21 Jump Street



3/5 Stars


Schmidt (Jonah Hill) and Jenko (Channing Tatum) are more than ready to leave their adolescent problems behind. Joining the police force and the secret Jump Street unit, they use their youthful appearances to go undercover in a local high school.


Considering its most unpromising of origins – a big screen remake of a classic TV show – it's ironic that the biggest problem with 21 Jump Street is that it fails to make full use of its premise. The original show is probably known mostly for launching the career of Johnny Depp but it was a fairly sombre, straight-laced affair. The film, simply put, is not.

Effectively, it's a post-modern comedy with a mission statement to work as a buddy cop film, while also poking fun at conventions of the genre in which it quite clearly revelling and the show that spawned it. Along the way it also plays around with the constantly evolving conventions of youth culture as these relatively young cops finds that the whole high school experience has been completely flipped on its head in the few years since they were last there.

The best thing about 21 Jump Street, then, is that directors Chris Miller and Phil Lord and screenwriter Michael Bacall took a crass Hollywood rip off and have actually tried to do something interesting with it.

That it doesn't entirely succeed isn't entirely surprising once you take a look at the past work of its creators – Miller and Lord were responsible for Cloudy With A Chance of Meatballs (yay) AND Extreme Movie (nay), while Bacall went from the cult brilliance of Scott Pilgrim Vs The World to one of this year's worst films,Project X – but considering how bad 21 Jump Street could have been, it lands ups as a rather pleasant surprise.

Perhaps this, therefore, explains its incredibly high IMDB rating and largely positive overseas reviews. Sadly, another possible reason for this is that with one very notable exception (and an overlooked one at that), 21 Jump Street is the only half decent buddy-cop film to come out in a very, very long time.

Perhaps the simple fact that 21 Jump Street actually has some likeable characters, fun set pieces and even the occasional laugh - as opposed to most modern day examples of the genre, which couldn't be further away from the heydays of Lethal Weapon, Beverly Hills Cop and 48 Hours – is enough for people to see it as something more than it really is: An OK, but fairly ordinary action comedy.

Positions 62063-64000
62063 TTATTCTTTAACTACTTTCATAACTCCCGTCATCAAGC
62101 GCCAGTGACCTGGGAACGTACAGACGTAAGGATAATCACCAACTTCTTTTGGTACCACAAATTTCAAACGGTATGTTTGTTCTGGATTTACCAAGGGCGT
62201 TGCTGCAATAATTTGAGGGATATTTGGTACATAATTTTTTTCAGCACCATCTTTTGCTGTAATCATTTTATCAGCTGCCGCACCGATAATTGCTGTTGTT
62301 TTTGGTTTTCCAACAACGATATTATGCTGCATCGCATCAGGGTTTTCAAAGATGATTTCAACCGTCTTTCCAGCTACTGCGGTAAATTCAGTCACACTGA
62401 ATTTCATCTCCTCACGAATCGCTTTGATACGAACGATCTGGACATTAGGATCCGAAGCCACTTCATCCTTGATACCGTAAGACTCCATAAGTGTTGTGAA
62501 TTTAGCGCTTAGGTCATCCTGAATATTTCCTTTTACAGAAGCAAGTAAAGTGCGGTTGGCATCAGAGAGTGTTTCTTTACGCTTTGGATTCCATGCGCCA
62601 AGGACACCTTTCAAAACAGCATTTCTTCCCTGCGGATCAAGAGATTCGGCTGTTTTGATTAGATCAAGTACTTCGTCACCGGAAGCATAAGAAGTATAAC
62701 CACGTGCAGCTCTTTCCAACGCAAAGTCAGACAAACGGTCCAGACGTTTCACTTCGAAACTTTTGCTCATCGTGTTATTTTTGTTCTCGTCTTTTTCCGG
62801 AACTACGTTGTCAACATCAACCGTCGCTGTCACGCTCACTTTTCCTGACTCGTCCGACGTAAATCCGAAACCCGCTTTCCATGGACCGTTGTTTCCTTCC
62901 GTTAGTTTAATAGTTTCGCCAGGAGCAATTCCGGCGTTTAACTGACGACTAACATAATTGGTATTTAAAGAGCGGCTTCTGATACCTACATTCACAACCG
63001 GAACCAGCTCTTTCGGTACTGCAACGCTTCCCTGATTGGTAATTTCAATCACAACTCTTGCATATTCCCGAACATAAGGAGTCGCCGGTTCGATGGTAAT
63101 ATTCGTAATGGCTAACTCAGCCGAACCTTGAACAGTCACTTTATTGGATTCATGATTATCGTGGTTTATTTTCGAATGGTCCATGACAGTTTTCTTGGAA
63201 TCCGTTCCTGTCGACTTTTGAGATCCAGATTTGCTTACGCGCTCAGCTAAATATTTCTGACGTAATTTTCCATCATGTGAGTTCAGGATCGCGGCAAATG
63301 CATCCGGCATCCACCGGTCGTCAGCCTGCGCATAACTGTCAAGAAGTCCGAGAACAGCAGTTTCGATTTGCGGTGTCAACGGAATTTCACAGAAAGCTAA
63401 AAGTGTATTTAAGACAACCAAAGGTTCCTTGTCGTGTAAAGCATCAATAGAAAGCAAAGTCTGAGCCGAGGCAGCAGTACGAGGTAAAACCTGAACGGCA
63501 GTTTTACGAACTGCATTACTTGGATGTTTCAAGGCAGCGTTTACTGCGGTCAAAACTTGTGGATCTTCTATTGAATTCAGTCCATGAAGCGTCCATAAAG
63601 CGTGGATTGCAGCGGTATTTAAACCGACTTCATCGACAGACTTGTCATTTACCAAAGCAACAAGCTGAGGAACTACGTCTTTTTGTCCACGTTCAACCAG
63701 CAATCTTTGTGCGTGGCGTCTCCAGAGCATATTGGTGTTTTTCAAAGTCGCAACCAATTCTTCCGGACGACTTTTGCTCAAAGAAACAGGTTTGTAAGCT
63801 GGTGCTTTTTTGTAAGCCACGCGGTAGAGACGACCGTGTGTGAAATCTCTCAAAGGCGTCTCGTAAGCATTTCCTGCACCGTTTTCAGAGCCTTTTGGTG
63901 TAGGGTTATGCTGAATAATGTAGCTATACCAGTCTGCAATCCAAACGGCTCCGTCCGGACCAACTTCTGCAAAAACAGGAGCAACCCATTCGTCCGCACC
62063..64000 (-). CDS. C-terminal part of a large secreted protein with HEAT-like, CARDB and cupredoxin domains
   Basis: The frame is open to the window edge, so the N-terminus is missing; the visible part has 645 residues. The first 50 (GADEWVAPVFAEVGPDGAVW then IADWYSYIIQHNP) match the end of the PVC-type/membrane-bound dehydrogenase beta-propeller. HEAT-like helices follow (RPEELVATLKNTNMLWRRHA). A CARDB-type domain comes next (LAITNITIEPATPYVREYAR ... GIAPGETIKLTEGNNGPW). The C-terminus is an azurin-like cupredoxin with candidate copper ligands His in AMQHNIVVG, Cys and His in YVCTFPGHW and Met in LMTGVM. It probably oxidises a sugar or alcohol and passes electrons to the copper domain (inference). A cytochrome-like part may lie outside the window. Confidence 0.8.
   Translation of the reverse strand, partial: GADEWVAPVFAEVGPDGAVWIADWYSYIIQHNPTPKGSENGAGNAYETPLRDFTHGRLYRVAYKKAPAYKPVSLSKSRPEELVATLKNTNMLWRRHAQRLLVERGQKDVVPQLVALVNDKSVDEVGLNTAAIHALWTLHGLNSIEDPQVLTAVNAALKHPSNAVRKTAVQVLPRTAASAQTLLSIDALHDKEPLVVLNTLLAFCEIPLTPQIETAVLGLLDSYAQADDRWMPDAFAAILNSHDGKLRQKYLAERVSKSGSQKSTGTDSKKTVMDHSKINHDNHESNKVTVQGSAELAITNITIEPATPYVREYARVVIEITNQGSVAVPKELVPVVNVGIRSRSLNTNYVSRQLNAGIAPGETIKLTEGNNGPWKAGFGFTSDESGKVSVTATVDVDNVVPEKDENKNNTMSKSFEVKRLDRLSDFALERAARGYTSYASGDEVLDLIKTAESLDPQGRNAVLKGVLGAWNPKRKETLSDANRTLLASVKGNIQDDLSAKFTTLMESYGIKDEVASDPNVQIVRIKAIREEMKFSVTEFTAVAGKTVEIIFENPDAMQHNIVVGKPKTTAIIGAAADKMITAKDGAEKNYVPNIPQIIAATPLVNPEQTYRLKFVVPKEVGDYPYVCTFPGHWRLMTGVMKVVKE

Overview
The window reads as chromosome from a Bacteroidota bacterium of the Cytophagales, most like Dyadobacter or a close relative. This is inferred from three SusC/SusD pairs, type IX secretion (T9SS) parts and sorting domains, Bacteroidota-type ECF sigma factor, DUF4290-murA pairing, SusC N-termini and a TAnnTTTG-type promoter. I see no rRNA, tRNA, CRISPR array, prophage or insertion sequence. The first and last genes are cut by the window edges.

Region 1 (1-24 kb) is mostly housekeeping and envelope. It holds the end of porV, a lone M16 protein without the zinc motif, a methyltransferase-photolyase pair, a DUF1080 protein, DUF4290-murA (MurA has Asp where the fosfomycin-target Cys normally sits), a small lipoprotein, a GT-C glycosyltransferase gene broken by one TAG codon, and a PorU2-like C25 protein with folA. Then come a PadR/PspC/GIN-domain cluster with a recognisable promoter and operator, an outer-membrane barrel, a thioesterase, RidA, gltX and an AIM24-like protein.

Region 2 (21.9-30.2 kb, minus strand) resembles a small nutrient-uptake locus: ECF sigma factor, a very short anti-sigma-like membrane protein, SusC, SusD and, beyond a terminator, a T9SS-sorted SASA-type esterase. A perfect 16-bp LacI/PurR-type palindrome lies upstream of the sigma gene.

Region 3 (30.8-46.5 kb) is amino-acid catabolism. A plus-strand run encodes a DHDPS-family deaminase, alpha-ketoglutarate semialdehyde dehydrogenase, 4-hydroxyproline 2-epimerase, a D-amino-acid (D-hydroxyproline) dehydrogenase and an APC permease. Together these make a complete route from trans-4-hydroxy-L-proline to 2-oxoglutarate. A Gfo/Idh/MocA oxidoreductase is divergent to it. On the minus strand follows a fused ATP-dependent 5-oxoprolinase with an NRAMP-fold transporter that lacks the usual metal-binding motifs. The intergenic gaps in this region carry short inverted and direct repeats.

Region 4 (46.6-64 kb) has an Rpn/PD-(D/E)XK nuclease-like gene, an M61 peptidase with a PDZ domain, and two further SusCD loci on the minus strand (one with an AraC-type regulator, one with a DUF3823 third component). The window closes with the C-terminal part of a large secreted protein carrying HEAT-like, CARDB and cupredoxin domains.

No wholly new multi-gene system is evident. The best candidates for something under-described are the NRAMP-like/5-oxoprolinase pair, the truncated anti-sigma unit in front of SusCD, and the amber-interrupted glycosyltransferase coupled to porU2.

Or maybe I really am just that far out of sync with the general cinema-going public.

When you get right down to it, the simplest way to explain my underwhelmed reaction to the film is by comparing it to Edgar Wright's Hot Fuzz - the overlooked exception to the sucky-buddy-cop-movie rule that I alluded to before. What, you didn't think it was Bad Boys 2, did you?

With Hot Fuzz, Wright not only made a great buddy-cop film, but he also made one that celebrated, subverted and finally reinvented the genre. 21 Jump Street clearly tries to do the same, but it constantly chickens out, as it bows to conformity and convention over true freshness and reinvention.

Still, it didn't go far enough to fully satisfy a film geek like yours truly, it still has enough going for it that it's hard to truly begrudge it its success. After the sheer awfulness of The Sitter, it's good to see Jonah Hill back to some sort of form and, though this is probably damning him with faint praise, Channing Tatum has seldom been better and he's far less out of his element here than he is in the upcoming Rachel McAdams weepy, The Vow.

The action scenes are nicely done too, feeling more classic and, for that matter, comprehensible than most of the headache-inducing post-Bourne, shaky-cam shots of many contemporary action films. And, though it isn't as funny as it could have been, there are certainly the occasional chuckles to be had as well.

Or, if nothing else, it's worth running out to see it just for what is probably the best cameo in a film since Zombieland – and that's on top of a short but awesome appearance from one of the funniest guys on TV right now, Parks and Recreation's Nick Offerman.


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